What made you participate in the "Ice Age"?

This show has enabled professional athletes who are well acquainted with the artistry of sports  to understand what is theatrical artistry. Please understand that this is not just demonstrations, but real mini-plays where you develop an understanding of artistry and the ability to win the audience. In fact in the creative professions there is no limit to perfection.

We Ilya Averbuch, as Totmjanina Tatiana, Tatiana Navka, Roman Kostomarov and other guys are one team and we've been working together. I think it’s a good thing that we have projects such as the "Ice Age", "Ice and Fire", "City Lights". If they were not there and our skaters acted as now, many people would have stopped watching figure skating. All thanks to Ilya, who maintains an interest in the sport at a very high level.

Please tell us about your family.

I thought that there could be nothing better than to stand on the podium of the Olympic Games. But with the birth of our daughter I realized that the best feeling is that of becoming a father. Those things that are taking place in my life now are truly the most joyful.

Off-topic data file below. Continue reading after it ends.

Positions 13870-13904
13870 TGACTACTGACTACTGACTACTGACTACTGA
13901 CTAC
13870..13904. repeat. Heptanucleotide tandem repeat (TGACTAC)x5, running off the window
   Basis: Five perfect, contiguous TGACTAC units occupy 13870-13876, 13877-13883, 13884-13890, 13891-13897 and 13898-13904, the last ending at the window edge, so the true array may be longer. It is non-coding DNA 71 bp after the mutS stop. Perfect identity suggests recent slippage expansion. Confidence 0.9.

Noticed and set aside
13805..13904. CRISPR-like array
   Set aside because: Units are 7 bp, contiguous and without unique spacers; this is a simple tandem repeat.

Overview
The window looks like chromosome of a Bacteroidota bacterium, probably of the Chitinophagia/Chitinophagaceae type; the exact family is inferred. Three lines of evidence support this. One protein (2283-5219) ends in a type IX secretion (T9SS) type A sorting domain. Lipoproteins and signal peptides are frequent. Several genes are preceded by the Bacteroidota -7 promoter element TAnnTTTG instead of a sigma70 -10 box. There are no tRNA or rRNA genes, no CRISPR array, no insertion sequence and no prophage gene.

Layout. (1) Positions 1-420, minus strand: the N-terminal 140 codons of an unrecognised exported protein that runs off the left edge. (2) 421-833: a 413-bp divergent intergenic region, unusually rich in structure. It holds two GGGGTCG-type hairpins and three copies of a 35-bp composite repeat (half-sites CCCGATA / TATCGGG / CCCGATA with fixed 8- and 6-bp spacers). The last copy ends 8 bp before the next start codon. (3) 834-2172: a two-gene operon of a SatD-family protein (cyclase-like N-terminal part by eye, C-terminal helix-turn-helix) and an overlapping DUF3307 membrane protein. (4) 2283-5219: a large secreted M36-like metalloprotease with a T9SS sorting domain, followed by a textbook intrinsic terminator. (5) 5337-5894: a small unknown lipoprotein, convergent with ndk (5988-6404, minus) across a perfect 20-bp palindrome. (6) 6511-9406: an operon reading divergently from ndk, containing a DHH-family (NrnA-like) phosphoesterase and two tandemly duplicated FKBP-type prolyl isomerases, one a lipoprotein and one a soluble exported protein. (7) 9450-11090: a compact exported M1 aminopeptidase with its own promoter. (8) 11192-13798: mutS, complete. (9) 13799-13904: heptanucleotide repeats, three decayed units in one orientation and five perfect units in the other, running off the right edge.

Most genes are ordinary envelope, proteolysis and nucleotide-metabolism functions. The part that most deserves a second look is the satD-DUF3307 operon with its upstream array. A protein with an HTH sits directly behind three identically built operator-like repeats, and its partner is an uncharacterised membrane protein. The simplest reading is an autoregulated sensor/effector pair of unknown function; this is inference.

The family is strong when there is a clever wife. I was very lucky with my wife. I found a perfect partner in Olympic champion Tatiana Totmianina, and we together raise our daughter Lisa. All couples initially need time to adapt. But we have passed this period and now fully understand each other. We have a relationship full of harmony and tranquility. Now our daughter Lisa is four years. We sent her to Paris, where she will go to kindergarten and learn French.

Please tell us about the person who played such an important role in your life - Tatiana Tarasova the Russian figure skating coach and national figure skating team adviser who is often called the "second mother of Alexei Yagudin."

I myself often say that Tatiana is my second mom. I always knew that if something happens, she will always support and help me. I owe my success to Tatiana Tarasova. It is thanks to her that I became a versatile skater.

We are very close friends. She is a great coach who has trained a whole galaxy of brilliant champions like been Ilia Kulik, Natalia Bestemianova, Andrei Bukin, Oksana Grishuk, Evgeni Platov, Ekaterina Gordeeva, Sergei Grinkov, Marina Klimova, Sergey Ponomarenko and Irina Rodnina  and Alexander Zaitsev. She is an absolute professional in figure skating but she is also absolutely objective and focussed.